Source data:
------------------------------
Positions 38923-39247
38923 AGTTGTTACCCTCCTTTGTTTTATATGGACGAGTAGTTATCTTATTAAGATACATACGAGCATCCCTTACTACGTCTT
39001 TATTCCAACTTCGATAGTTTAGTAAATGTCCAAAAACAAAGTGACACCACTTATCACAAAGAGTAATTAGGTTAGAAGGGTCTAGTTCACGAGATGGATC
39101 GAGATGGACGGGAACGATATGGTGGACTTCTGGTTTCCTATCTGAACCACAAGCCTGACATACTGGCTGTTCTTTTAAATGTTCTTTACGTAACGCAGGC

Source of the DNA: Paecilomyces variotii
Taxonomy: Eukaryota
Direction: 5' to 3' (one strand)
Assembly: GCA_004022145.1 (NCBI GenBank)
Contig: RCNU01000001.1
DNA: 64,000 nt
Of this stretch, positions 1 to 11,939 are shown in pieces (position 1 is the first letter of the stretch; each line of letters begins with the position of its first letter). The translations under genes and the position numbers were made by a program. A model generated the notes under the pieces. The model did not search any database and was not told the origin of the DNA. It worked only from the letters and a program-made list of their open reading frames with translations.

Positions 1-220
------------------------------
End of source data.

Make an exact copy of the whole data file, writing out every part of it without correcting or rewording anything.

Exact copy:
Positions 38923-39247
38923 AGTTGTTACCCTCCTTTGTTTTATATGGACGAGTAGTTATCTTATTAAGATACATACGAGCATCCCTTACTACGTCTT
39001 TATTCCAACTTCGATAGTTTAGTAAATGTCCAAAAACAAAGTGACACCACTTATCACAAAGAGTAATTAGGTTAGAAGGGTCTAGTTCACGAGATGGATC
39101 GAGATGGACGGGAACGATATGGTGGACTTCTGGTTTCCTATCTGAACCACAAGCCTGACATACTGGCTGTTCTTTTAAATGTTCTTTACGTAACGCAGGC

Source of the DNA: Paecilomyces variotii
Taxonomy: Eukaryota
Direction: 5' to 3' (one strand)
Assembly: GCA_004022145.1 (NCBI GenBank)
Contig: RCNU01000001.1
DNA: 64,000 nt
Of this stretch, positions 1 to 11,939 are shown in pieces (position 1 is the first letter of the stretch; each line of letters begins with the position of its first letter). The translations under genes and the position numbers were made by a program. A model generated the notes under the pieces. The model did not search any database and was not told the origin of the DNA. It worked only from the letters and a program-made list of their open reading frames with translations.

Positions 1-220